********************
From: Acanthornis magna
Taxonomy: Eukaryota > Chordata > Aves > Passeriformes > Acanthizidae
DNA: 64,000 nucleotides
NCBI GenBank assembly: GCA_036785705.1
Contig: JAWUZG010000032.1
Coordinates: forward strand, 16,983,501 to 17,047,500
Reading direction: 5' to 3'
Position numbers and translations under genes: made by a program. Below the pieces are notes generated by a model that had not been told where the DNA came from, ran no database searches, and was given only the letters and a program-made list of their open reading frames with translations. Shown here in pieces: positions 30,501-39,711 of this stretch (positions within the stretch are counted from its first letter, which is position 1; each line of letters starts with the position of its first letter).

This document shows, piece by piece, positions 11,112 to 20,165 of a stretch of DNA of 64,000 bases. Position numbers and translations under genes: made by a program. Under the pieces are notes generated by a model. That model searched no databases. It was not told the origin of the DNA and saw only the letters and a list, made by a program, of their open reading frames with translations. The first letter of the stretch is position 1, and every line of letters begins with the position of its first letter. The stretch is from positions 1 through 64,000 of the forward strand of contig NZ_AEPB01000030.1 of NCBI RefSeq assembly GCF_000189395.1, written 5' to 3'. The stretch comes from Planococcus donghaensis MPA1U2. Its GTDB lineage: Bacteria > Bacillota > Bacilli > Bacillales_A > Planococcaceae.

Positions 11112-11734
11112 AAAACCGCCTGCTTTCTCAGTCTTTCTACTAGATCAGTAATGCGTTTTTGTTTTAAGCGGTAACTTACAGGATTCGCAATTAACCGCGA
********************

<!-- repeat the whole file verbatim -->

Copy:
From: Acanthornis magna
Taxonomy: Eukaryota > Chordata > Aves > Passeriformes > Acanthizidae
DNA: 64,000 nucleotides
NCBI GenBank assembly: GCA_036785705.1
Contig: JAWUZG010000032.1
Coordinates: forward strand, 16,983,501 to 17,047,500
Reading direction: 5' to 3'
Position numbers and translations under genes: made by a program. Below the pieces are notes generated by a model that had not been told where the DNA came from, ran no database searches, and was given only the letters and a program-made list of their open reading frames with translations. Shown here in pieces: positions 30,501-39,711 of this stretch (positions within the stretch are counted from its first letter, which is position 1; each line of letters starts with the position of its first letter).

This document shows, piece by piece, positions 11,112 to 20,165 of a stretch of DNA of 64,000 bases. Position numbers and translations under genes: made by a program. Under the pieces are notes generated by a model. That model searched no databases. It was not told the origin of the DNA and saw only the letters and a list, made by a program, of their open reading frames with translations. The first letter of the stretch is position 1, and every line of letters begins with the position of its first letter. The stretch is from positions 1 through 64,000 of the forward strand of contig NZ_AEPB01000030.1 of NCBI RefSeq assembly GCF_000189395.1, written 5' to 3'. The stretch comes from Planococcus donghaensis MPA1U2. Its GTDB lineage: Bacteria > Bacillota > Bacilli > Bacillales_A > Planococcaceae.

Positions 11112-11734
11112 AAAACCGCCTGCTTTCTCAGTCTTTCTACTAGATCAGTAATGCGTTTTTGTTTTAAGCGGTAACTTACAGGATTCGCAATTAACCGCGA